(Every man should) plant a tree, have a child, and write a book. These all live on after us, insuring a measure of immortality.
We’ve all heard the old adage of semi-obscure origin. Over the years it has evolved and grown. Some versions it include the marrying of a spouse and building a house. (Nowadays, we would probably change the building part to a more leisurely visiting of them in Parade of Homes.) But the premise has always been the same - the Ultimate Bucket-list.
First of all, I think we should accept that whoever started said that probably didn’t have wifi. Thankfully, modern technology has sped up our lives enough that we no longer need a growing tree in the backyard for a source of entertainment.
Seriously, though, each of these three ultimate bucket-list items has incredible merit. My two points today are simply, 1) It says something that writing a book could rank in the top three, and 2) Writing a book is the best alternative of the lot.
1) Planting a Tree Takes Time. Yeah, yeah, good things take time and great things do not come easily. I get it! You get what you pay for! But I’m just lazy enough to do a quick cost-benefit analysis in my head and come up somewhat less motivated.
And before the rosy, picturesque image of planting a small seed and reaping a beautiful backyard paradise makes you angry at me, let me tell you a story. My dad had exactly that vision. Almost every year, for my entire childhood, he set out cultivate our front yard. He planted trees. He planted lots of trees. He sprouted them from neighboring trees and even freighted them in from the nearest nursery, on the far side of the state. He brought in potting soil by the ton, dug holes, buried water lines, planted grass, put in a sidewalk, and built fences.
He never quite got the “neat and tidy” american front yard, though - with the smooth, dark green grass and inviting shade from towering trees. At its closest point, the backyard approximated the african jungle more closely than anything. Not the trees, though. Oh, no. The trees died. I’m talking about the giant, thorny tumbleweeds that responded to his nurturing efforts by eating up the lawn and growing nearly as high as his hopes for the dead trees.
In retrospect, someone should have told him either not to put his house in the heart of not-even-cacti-grow-here Nevada, or to take up dry landscaping.
My father’s tireless efforts weren’t entirely without rewards, however. On possibly the best summer day of my life, after being bested at every level by the manic tumbleweed forest, he literally let me take a flamethrower to it.
Bottom line, writing a book is never going to take that long. Even if it doesn’t turn out as you hope, you’ll know a lot sooner. Then you can put it on a shelf somewhere and have it to look back on, without ever once worrying that it is secretly sprouting thorns and growing out of control.
2) Having a Baby Isn’t a Pastime. Don’t get me wrong, having kids is a life-changing experience on nearly every level. It’s just that after we have them, we spend the next twenty years fighting against, and trying to undo those changes. And...yes...as a father, I am forced to admit there is nothing more important or rewarding. But having babies, in my mind, always seemed like it belonged in the “Top 5 Unavoidable Milestones” list.
Take a novel for example. It too takes time and nurturing. You get to see it grow and mature. In a very real sense, it is also “your baby.” But if you get a headache, it will stay quiet. If you need a break, it won't go "Emo" on you. It doesn’t generate one metric ton of crap per year and the only time it wakes you at night is when it just gave you an epiphany.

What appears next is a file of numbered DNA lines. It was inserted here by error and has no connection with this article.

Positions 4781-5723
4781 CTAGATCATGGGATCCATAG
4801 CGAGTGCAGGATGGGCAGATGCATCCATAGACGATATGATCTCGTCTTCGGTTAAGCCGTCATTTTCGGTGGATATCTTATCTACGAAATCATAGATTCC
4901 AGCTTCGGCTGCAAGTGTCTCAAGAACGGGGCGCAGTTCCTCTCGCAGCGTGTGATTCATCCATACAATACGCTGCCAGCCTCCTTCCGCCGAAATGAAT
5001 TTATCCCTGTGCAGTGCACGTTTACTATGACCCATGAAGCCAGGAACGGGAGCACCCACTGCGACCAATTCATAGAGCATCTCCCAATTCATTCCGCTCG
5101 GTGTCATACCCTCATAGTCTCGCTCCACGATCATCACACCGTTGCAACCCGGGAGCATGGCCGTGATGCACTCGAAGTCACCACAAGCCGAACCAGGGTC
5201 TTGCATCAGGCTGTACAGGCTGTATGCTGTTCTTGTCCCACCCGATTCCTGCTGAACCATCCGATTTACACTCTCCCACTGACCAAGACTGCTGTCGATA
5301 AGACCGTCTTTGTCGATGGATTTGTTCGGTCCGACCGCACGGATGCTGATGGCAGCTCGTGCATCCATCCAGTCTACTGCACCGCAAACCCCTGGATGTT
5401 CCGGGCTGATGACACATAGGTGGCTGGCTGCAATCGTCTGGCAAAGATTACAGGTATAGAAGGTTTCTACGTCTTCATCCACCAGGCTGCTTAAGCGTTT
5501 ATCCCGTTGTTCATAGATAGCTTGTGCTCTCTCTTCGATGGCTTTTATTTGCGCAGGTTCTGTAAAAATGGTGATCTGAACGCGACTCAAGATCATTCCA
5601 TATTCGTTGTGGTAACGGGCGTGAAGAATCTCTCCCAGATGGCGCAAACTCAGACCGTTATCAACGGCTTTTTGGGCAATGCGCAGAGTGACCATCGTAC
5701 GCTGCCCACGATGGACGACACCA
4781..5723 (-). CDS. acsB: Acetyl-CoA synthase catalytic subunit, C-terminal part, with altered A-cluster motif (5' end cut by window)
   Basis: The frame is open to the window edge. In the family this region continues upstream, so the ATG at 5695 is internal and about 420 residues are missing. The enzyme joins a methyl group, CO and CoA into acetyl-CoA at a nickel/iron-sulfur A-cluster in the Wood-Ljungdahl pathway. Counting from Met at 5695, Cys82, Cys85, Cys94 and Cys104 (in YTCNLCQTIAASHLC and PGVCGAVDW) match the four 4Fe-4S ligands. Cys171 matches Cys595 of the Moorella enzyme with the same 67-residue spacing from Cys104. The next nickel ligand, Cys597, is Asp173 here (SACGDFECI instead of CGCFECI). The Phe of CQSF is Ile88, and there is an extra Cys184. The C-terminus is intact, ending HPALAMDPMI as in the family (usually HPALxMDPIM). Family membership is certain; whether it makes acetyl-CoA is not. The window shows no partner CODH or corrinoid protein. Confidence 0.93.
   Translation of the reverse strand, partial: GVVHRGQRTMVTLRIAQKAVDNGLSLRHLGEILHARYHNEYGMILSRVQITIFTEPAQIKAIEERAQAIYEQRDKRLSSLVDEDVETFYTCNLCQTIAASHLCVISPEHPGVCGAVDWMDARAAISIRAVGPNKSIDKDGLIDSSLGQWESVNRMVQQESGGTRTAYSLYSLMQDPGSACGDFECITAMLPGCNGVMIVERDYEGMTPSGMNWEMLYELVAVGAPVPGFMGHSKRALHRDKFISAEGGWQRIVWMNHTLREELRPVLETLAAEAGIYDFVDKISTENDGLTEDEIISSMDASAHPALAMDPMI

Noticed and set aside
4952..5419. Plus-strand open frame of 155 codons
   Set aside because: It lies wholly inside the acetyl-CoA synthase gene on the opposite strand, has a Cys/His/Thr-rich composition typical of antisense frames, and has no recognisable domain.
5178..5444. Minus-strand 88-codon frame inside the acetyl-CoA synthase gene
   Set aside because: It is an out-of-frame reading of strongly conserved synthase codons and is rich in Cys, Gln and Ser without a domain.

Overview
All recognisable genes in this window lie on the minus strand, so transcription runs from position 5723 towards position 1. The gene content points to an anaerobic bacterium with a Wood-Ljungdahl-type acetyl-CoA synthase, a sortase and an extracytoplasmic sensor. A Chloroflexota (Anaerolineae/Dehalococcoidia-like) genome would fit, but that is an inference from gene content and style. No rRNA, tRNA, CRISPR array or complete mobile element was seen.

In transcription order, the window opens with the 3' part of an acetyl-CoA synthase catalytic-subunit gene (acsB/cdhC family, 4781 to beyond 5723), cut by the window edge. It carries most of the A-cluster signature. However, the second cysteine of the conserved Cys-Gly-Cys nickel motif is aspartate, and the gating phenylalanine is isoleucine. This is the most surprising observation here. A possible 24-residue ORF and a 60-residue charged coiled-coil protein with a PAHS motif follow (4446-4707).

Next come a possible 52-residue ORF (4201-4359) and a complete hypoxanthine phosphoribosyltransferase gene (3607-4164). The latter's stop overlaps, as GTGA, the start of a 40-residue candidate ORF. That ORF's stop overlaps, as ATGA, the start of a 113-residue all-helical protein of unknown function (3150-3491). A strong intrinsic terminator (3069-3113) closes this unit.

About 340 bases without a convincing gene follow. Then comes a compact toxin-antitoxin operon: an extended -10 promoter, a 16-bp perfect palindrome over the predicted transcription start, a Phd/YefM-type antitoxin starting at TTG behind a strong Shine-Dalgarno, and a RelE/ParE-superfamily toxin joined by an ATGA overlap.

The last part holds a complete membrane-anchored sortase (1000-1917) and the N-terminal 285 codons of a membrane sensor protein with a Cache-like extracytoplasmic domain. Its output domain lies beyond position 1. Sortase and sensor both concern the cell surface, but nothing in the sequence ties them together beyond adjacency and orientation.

Nobody says things like, “You know, I’m just still so young, with so much life to live! I think I’ll wait until I’m in my early forties to write a book.” Yet most people have babies and few of them write books. Point is, we bring enough responsibility and head-ache on ourselves. Writing is actually fun!
3) Writing is Imagination on Steroids. Now that we’ve taken care of the competition, let’s take a better look at writing. Almost anyone who reads a book, and then watches the movie, inevitably replies, “The movie was great, but not as good as the book.” You’ve been there, right? Why was that? Because when we read, we invest our imaginations, and that is inherently a rewarding experience for us as a species.
But if you think that reading is a trip, you should try writing! In 2014 I finally got up the courage to write Tribes: The Beastman and it’s sequel Tribes: Celestia, an idea I first created in 2007. To my surprise, I could remember nearly every, character, plot point and location in great detail, as bright and vividly as though I’d thought them up the day before. I believe that occurrence is common with most writers. We really give a piece of ourselves to its creation. No life is more deeply touched by the finished work, than the author.
4) Writing is Great Self-Expression. We all need it, know it or not. Writing, (and I’m being serious here) is one of the greatest therapists of all time. I, myself, have written several stories to help cope with a tragic event or another. (No, these stories have not, nor will they ever be seen by human eye.) If you feel overwhelmed, imprisoned to past emotions, or misunderstood, give it a try.
5) Finishing is a Rush. I thought it fitting to save this point for last. Like any project, finishing a novel, being able to type, “THE END”, close it, and know that therein lie emotions, living characters, and a compelling story of your own making, is probably one of the single-greatest feelings that I have ever felt. As invigorating as it is to write and create, it is equally as satisfying to reap closure.
And, as an added bonus (much like how this could have been a sixth point), once it is done, you get to pick it up occasionally and relive the perfect story again and again.